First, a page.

AVR synth/sequencer

[kernelcode] has built this pretty slick looking sequencer/groovebox and shared the process with the world. At its heart you’ll find an AVR atmega168 along with a hand full of buttons and blue LEDs. He says the total cost was somewhere around £15-20, so that’s somewhere under $40 for the American readers. There are tons of great pics of the build and it looks like he’ll be uploading source code soon as well.

[via hackerfoundry.com]

Comments

  1. Dave says:

    atmega168… wait a minute… thats an arduino!

  2. M4CGYV3R says:

    @jwt
    I know it’s funny, and you want to memeify it, but it doesn’t really apply here.

  3. M4CGYV3R says:

    @Dave
    No, it is absolutely not an Arduino.

    This is what people SHOULD be building in lieu of using those things. It demonstrates a good knowledge of microcontrollers, circuitry, and in this case music/audio theory.

    Great post, great hack, I think I might try to make one.

  4. tim says:

    yes, arduino is a 168 (for the n00bs), but a 168 is not arduino. Apparently this guy doesn’t need anybody to build a pcb for him

  5. draeath says:

    These type of things are neat, but they are little more than novelties as-is.

    Anyone had any success getting a microcontroller like this to talk MIDI? (or even MIDI over USB if you want to get fancy)

  6. Tachikoma says:

    very neat

    I gather the waveforms are generated by the AVR directly?

  7. blue carbuncle says:

    This is exactly what I have been looking for :) There goes my weekend lol. Thanks to the creator and subby :)

  8. Asuraku says:

    I only bought an Arduino because it’s an easy to use programmer. Whenever I want to build a project, I just pop the chip out after I’ve dumped my code and put it into something else. Buy another one and repeat. The Arduino really is just a programming board; it just happens to host output pins.

  9. Dave says:

    uhm, where is my text where i apologized, said that i’m jealous, working on an equal project, startet this week, made an protoboarded atmega8 platform to prototype, heard some sounds and noises from my projekt, know the differences between an arduino and a single atmega168?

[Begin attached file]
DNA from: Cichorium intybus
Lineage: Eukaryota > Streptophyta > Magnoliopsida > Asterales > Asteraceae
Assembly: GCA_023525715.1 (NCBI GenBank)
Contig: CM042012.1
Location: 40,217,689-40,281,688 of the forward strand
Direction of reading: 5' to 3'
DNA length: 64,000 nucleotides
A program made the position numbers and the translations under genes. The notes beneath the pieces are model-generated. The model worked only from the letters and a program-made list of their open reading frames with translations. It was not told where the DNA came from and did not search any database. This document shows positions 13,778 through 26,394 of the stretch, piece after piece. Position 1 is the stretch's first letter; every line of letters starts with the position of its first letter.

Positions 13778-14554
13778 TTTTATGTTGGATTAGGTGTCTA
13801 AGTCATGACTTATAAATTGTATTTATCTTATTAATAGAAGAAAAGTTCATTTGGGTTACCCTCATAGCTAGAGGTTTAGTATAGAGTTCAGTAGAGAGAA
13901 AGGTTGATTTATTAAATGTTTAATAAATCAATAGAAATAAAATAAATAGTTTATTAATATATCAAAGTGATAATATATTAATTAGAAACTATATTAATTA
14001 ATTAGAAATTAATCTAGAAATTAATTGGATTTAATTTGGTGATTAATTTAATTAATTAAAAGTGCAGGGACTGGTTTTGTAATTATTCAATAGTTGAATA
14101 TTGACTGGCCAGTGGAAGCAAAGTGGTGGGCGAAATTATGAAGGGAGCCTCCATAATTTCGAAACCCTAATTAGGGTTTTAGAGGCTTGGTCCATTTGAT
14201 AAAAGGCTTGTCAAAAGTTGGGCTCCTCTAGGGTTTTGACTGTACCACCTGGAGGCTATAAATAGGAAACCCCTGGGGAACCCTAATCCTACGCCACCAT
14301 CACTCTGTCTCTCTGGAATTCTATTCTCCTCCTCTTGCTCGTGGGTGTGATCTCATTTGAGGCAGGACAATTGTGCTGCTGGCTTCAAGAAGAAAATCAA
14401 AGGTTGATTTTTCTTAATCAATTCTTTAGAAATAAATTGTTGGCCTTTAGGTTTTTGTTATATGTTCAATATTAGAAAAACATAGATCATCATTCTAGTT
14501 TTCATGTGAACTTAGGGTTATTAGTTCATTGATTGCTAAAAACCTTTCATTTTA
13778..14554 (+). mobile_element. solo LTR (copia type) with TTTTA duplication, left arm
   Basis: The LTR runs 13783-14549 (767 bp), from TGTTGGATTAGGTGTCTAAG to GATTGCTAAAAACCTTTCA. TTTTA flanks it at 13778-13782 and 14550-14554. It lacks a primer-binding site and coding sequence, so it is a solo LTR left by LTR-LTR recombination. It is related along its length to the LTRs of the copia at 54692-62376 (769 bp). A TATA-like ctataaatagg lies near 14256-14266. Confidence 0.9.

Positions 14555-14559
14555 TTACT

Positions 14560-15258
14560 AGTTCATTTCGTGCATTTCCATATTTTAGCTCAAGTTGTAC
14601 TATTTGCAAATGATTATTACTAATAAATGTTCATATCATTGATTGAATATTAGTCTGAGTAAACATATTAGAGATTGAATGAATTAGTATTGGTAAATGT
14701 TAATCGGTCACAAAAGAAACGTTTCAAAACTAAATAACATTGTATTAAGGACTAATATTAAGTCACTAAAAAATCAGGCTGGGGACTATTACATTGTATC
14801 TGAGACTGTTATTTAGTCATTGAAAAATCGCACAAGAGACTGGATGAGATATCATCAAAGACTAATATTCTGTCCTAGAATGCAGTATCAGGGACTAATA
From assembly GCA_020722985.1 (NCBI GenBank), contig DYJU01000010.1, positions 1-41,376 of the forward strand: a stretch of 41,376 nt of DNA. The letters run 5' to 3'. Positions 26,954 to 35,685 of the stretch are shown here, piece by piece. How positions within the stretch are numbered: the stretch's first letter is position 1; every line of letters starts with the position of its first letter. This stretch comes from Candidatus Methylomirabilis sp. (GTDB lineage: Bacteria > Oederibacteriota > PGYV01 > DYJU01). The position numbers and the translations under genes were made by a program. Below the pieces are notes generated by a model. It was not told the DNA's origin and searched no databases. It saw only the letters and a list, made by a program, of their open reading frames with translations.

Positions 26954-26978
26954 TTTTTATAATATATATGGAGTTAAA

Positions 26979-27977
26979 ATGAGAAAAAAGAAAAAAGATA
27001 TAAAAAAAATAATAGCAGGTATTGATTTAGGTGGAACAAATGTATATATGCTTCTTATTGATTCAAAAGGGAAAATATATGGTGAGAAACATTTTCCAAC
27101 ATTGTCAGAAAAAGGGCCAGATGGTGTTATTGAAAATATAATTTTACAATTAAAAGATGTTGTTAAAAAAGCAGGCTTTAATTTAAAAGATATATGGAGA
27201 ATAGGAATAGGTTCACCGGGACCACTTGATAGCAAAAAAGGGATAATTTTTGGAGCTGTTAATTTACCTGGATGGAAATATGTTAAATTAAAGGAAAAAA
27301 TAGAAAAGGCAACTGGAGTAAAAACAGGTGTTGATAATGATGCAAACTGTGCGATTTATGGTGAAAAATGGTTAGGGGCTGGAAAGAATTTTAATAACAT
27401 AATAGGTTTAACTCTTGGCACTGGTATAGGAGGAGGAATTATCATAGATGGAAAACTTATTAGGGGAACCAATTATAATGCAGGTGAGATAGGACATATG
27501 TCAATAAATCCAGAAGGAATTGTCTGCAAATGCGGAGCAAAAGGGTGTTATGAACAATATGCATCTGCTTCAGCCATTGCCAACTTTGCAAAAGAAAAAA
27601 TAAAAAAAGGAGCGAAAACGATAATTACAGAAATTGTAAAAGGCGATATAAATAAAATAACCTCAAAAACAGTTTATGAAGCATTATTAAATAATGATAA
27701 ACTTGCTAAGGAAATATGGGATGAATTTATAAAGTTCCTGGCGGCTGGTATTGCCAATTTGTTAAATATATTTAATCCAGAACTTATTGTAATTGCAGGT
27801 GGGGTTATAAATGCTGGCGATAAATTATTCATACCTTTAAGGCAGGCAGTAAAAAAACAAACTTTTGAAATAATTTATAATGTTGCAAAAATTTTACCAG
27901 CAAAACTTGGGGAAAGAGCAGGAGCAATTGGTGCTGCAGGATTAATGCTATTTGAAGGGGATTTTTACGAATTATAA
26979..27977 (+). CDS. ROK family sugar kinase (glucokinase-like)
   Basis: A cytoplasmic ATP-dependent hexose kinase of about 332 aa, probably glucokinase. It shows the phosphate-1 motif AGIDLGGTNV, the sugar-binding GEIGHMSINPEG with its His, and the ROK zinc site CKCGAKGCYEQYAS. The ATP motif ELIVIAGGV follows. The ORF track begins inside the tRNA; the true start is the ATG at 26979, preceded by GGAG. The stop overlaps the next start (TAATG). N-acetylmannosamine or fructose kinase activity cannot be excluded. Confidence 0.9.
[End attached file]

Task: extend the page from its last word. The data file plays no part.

10. Dave says:

    actually i am working on a thing like this ;) i’m not that far with my work, it just makes some sounds and noises. I focus on generating sounds different from sine waves. I wanted to create sounds for communication/interaction, like r2d2 beeps. I was jealous XD

  11. Dave says:

    sorry for the arduino note. I know that an arduino works with an atmega168 (now with 328). I bought some atmega8’s, made a curcuit on protoboard and program it with an usb-isp programmer on linux with makefiles and avrdude. Sometimes i wish i had an arduino, because it would be easier, having an all in one software, plugin the usb and done… so i know the difference. Maybe i’ll build it once.

  12. ragnar says:

    @draeath: in 2002 the avrfreaks started looking into AVR-MIDI

  13. kernelcode says:

    @Tachikoma: yeah i have wavetables for sine, square, triangle and sawtooth waves in memory, they get pushed to a pwm channel.
    @blue carbuncle: np :)
    @Asuraku: thats fair enough, i just make breadboard friendly programming boards, im sure arduinos are great, i would just rather not pay for something i can make for free!

  14. Bittencourt says:

    Does it “speak” MIDI?

  15. Matthias_H says:

    This thing sounds like crap and has zero functionality :-) Antialiasing, envelopes, modulation paths, filters, anyone? The most awesome AVR synth of all times remains the RozzBox.

    http://rozzbox.de/?item=27

  16. AleX says:

    Check this out!

    Inside AVR ATXMEGA:
    * DCO with slide ( no PITCH control)
    * 16bit GEN ENVELOPE – dca envelope, dca accent envelope, dcf envelope
    * 16bit MOOG 18db digital implementation filter 2xoversampling
    * 16bit DCA (digital controlled amplifier) with zero cross-detection and GAIN module 1x – 63x amplification (saturation)
    * MIDI module
    * Channel selector 0 – 15

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